The summer is a difficult time for landscape photographers. The early starts and late finishes. The clear skies, harsh light and lack of colour contrast. Normally I would take a break around this time of year. But having lost so much time to the coronavirus pandemic I an determined to make the most of it this year.
This week has seen some of the most remarkable conditions that I have ever known in the Lake District. It seems I could not have timed my return to the national park more perfectly.
I have been very happy with the work that I have been creating recently as I explore the far eastern fells close to my home. But I am becoming more and more frustrated with the narrow mindedness of some within our community.
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The rollercoaster that is my life as a full-time landscape photographer continues. From the high of one of the most enjoyable photography hikes that I can remember to the low of having to cancel my up and coming exhibition.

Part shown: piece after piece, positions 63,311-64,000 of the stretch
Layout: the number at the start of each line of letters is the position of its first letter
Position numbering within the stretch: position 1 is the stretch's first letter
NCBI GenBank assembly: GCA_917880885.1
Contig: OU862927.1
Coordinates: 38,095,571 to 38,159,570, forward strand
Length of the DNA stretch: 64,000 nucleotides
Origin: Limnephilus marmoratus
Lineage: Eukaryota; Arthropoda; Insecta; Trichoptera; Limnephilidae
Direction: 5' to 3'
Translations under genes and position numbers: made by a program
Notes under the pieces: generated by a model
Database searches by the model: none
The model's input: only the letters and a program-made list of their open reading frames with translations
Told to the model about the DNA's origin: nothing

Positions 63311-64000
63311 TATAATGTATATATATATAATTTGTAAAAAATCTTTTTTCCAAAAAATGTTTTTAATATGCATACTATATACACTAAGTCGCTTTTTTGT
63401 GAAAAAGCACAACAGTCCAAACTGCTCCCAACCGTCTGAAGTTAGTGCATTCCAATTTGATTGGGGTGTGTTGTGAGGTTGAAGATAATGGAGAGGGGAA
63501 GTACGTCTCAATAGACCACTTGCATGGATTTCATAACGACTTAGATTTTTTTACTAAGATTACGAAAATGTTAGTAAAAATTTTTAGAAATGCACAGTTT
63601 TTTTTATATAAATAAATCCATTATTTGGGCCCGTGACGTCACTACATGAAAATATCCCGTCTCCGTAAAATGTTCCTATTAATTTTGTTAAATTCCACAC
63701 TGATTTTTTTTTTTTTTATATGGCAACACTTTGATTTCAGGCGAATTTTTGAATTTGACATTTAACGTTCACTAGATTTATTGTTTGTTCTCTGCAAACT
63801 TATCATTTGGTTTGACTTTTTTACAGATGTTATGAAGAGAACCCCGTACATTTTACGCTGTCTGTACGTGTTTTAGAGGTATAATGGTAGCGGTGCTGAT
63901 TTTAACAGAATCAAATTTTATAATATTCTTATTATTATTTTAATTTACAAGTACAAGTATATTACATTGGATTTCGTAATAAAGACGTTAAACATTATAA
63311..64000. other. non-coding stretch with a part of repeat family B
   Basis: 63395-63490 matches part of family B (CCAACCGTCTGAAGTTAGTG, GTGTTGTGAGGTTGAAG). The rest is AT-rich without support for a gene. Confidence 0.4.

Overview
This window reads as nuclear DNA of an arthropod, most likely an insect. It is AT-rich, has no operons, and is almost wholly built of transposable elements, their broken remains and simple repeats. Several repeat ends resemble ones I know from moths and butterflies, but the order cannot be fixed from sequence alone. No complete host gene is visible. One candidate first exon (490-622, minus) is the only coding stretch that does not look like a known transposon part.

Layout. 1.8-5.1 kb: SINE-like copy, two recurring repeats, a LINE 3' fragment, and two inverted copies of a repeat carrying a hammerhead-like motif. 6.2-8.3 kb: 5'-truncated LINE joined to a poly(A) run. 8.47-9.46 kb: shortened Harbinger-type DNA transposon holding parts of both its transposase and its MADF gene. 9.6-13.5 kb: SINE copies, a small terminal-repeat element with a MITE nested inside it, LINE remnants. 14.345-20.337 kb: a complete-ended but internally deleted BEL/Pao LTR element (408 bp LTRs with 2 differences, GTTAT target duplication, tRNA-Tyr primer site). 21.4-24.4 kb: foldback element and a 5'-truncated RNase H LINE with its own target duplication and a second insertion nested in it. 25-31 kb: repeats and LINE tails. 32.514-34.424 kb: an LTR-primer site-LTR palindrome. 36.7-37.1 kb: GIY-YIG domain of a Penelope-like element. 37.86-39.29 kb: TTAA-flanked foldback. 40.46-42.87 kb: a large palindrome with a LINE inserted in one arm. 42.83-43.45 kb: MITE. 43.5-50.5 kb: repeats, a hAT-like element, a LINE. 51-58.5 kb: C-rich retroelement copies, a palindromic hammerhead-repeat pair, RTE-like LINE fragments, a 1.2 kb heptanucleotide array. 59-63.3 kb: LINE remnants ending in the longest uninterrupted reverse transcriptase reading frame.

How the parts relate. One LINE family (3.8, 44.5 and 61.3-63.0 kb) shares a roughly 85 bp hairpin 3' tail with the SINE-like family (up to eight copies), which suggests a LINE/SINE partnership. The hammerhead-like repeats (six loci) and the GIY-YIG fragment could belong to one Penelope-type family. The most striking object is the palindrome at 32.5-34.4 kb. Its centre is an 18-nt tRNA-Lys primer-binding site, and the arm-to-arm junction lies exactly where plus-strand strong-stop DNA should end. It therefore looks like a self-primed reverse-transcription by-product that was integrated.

Despite the obvious impact that the Covid-19 pandemic has had on my business I have a feeling that the future is bright. My new found love of black and white photography means that I can continue to shoot once the light is past its best and I have new plans for my YouTube channel.
After finishing the photo essay about my efforts to reconnect with the area immediately around my village I have been looking for a new project. After a day exploring a rarely visited corner of the Lake District National Park close to my home I think I might have found it.
With the easing of lockdown restrictions I can resume filming on location once more. But will this new found freedom have a positive or negative impact on my photography?
In the spring of 2020 the coronavirus crisis temporarily interrupted my life as a landscape photographer, restricting access to my beloved Lake District. Allowed out just once a day to exercise I used my photography to reconnect with the area around the village where I live.